Monday, January 10, 2011

When the Bedu's ball shrink!

The Arabic Network for Human Rights Information today, strongly rejected the Ministry of Culture and Information decision on January 1st , 2011 to approve the new executive regulation of electronic publishing, which contained 20 articles dealing with electronic publishing with the same restrictive manner in dealing with newspapers and publications in the Saudi system for publishing and publications.

The regulation contains items to organize all types of electronic publishing including blogs, forums and short messaging . Internet users have succeeded in creating forums to express their views more freely than in paper publications, with less control imposed by the authorities. This regulation came to limit freedom of of opinion and expression on the Internet. Article # 7 stipulates a permit for electronic publication to be granted by the Ministry of Information!

Eccentric enough, this article stated that the applicant for the permit should be over 20 years of age , thereby depriving a large segment of bloggers and Internet activists, under 20 , from exercising their right to expression and freedom to use the Internet . Moreover , the permit is valid for 3 years only.Saudi's Internet license crap
go here for the rest of the article.

My take
The Bedouin king of doom really scare of late. Their highly guard flock whose happens to educated/travel oversea (and broader their thinking from the "typical cultural enforced veil" and many silly rule which block their mind), little by little has come to their senses. It begun to brush their subconscious about the system put in place before their very eyes, on how notorious absurd it was even to do a simple menial task back home. This is getting more apparent nowadays. And when the young law academician by the name Mohammed Abdulkarim publish the on line regarding possibility of a power struggle inside the ruling family, then it all hell break loose in Riyadh so to speak!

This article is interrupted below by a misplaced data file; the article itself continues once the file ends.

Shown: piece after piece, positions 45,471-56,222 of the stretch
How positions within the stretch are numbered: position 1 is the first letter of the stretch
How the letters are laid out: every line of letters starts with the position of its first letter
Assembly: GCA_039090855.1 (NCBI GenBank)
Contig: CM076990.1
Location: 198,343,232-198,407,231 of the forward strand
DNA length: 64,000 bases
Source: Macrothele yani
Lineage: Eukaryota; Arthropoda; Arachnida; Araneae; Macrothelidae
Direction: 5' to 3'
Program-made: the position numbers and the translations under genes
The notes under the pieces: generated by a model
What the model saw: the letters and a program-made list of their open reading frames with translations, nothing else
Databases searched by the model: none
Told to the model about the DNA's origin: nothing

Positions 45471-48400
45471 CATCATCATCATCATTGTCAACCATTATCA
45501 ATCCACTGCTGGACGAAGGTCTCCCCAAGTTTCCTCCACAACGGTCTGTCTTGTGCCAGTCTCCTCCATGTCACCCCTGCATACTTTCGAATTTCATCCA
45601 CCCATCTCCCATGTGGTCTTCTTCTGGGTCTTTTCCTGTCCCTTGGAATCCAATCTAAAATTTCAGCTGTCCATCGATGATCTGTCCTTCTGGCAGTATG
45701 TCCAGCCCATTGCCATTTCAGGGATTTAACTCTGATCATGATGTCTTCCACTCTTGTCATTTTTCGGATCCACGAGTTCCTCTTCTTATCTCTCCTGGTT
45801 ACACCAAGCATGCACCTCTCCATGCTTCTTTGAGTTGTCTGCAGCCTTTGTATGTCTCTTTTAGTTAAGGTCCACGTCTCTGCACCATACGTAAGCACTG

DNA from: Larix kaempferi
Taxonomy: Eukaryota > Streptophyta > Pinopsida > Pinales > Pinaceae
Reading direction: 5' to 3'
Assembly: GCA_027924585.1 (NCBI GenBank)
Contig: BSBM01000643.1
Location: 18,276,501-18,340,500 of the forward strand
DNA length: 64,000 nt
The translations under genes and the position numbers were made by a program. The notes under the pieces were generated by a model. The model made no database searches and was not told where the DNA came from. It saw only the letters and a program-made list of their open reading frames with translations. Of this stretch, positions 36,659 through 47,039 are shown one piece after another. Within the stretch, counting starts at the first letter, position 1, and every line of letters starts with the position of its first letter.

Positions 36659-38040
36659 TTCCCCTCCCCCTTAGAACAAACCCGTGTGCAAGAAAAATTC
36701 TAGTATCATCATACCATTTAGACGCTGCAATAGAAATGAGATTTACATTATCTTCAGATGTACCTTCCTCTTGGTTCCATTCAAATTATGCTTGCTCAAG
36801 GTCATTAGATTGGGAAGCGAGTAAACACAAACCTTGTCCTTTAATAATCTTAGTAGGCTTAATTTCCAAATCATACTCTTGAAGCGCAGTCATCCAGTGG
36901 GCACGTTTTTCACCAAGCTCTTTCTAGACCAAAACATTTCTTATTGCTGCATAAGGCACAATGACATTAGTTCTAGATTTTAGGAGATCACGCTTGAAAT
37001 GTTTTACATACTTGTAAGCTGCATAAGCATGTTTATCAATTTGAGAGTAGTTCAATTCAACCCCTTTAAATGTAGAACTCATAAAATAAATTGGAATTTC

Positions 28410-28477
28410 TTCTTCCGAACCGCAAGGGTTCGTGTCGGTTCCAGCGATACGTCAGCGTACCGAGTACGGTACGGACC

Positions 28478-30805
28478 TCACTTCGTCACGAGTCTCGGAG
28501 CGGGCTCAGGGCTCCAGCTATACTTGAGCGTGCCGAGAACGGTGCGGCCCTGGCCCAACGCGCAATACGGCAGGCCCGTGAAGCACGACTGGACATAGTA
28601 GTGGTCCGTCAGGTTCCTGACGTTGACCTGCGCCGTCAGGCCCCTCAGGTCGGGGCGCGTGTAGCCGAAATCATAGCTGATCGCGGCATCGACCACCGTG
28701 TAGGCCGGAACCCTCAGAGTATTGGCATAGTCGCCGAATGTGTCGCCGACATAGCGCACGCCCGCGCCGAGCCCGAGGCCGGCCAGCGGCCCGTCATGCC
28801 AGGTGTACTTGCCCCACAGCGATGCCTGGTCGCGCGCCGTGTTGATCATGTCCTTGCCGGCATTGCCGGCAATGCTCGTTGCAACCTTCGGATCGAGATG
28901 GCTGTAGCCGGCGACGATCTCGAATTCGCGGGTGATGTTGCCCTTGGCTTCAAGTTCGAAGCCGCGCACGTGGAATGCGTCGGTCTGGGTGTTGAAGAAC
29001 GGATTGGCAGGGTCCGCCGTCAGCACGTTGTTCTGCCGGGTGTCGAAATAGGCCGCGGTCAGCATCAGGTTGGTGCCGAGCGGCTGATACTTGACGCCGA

Actually, this is no news nor anything new really for those in the know but in this land, where almost everything been (conveniently) put as taboos then it was like an atomic bomb blast above the holly land where the unholy king, the court of Al Saud and their cohort rule and plunder the state coffer. While this saddos live extravagant in their court and spend lavishly oversea, their so call subjects live in a such conditions unthinkable for such rich country, corruptions, patronage, lack of employments and the old womenfolk are begging in the street etc. Perhaps it gonna do a big shock if this people knew about the price tag of the gift that the King of Spade gave Obama( as well as to his family) not so long ago. A whooping hundred thousand petrol Dollar!

To summed it short, the court of Bedouins are not really dumb as dumbbell at least not their fat asses advisors for sure, and the wind that brew from Tunisia since late last year surely scare the shit out of 'em. Granted they are not dumb but far from been wise really. Therefore they choose to block the access by mean of restricting access to the new media, after all they seam to do it well on the old media as the newspapers are nothing but dead all dead in donkey's years.